Psych Central


If you suffer from a mental disorder maybe you’d feel more at ease at home — home on the range. At least that’s what a new study out of the Norwegian University of Life Sciences supports.

To assess the benefits of Green care, the researchers asked ninety patients (59 women and 31 men) with schizophrenia, affective disorders, anxiety, and personality disorders to complete self-assessment questionnaires on quality of life, coping ability and self-efficacy, before a 12-week period spending three hours, twice a week working with the farm animals.

The research results showed that the patient’s experience with the farm animals provided positive results on the patient’s ability to cope with psychiatric symptoms and thus improving their quality of life. In addition, after six months self-efficacy was shown to be better in the treatment group than in the control group.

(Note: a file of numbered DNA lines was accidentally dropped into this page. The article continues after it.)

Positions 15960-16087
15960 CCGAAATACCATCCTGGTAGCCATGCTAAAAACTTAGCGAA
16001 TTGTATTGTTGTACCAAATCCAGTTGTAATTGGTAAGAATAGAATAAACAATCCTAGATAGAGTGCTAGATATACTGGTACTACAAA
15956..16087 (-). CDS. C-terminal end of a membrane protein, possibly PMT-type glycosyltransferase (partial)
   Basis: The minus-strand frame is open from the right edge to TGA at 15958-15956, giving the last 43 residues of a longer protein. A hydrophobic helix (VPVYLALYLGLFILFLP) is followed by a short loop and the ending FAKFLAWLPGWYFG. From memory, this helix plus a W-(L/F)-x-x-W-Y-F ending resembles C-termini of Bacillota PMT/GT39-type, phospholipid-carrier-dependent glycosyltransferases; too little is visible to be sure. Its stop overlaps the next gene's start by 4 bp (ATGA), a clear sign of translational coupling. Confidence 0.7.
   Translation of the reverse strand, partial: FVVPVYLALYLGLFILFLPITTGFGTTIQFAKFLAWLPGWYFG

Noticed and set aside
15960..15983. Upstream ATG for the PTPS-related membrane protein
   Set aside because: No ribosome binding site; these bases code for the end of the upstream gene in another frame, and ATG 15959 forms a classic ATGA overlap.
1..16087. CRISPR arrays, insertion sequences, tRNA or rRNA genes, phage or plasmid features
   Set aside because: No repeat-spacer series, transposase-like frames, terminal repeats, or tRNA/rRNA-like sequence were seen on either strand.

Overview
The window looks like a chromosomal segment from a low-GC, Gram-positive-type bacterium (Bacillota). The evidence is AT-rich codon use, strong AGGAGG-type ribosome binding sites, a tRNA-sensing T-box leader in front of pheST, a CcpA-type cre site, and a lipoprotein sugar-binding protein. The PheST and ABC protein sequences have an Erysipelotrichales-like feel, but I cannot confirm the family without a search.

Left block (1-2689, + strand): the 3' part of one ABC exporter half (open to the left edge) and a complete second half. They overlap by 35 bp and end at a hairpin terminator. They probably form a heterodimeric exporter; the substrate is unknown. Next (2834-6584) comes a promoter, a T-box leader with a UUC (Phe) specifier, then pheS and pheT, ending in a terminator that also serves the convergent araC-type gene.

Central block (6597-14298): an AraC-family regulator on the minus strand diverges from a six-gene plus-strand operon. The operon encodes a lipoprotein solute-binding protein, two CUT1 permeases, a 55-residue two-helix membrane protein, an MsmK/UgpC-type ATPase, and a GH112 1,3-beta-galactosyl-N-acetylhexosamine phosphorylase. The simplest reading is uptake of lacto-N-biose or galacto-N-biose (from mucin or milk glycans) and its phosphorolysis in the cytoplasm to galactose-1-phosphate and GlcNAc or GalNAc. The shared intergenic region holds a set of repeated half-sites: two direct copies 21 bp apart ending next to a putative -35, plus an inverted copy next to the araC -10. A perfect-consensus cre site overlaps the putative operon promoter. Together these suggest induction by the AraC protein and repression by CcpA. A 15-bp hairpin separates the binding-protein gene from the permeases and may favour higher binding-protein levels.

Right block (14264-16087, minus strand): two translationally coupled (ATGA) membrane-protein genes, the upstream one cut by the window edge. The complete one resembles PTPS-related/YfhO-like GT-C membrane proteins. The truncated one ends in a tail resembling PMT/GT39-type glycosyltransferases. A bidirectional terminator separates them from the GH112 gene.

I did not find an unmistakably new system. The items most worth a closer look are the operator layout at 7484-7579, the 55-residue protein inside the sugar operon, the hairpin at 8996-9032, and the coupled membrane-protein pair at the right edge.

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    Last reviewed: By John M. Grohol, Psy.D. on 14 Apr 2008
    Published on PsychCentral.com. All rights reserved.

APA Reference
Bechdel, J. (2008). Therapy with Animals: Not Just a Cats and Dogs Game. Psych Central. Retrieved on April 24, 2014, from http://psychcentral.com/blog/archives/2008/04/13/therapy-with-animals-%e2%80%93-not-just-a-cats-and-dogs-game-anymore/

 

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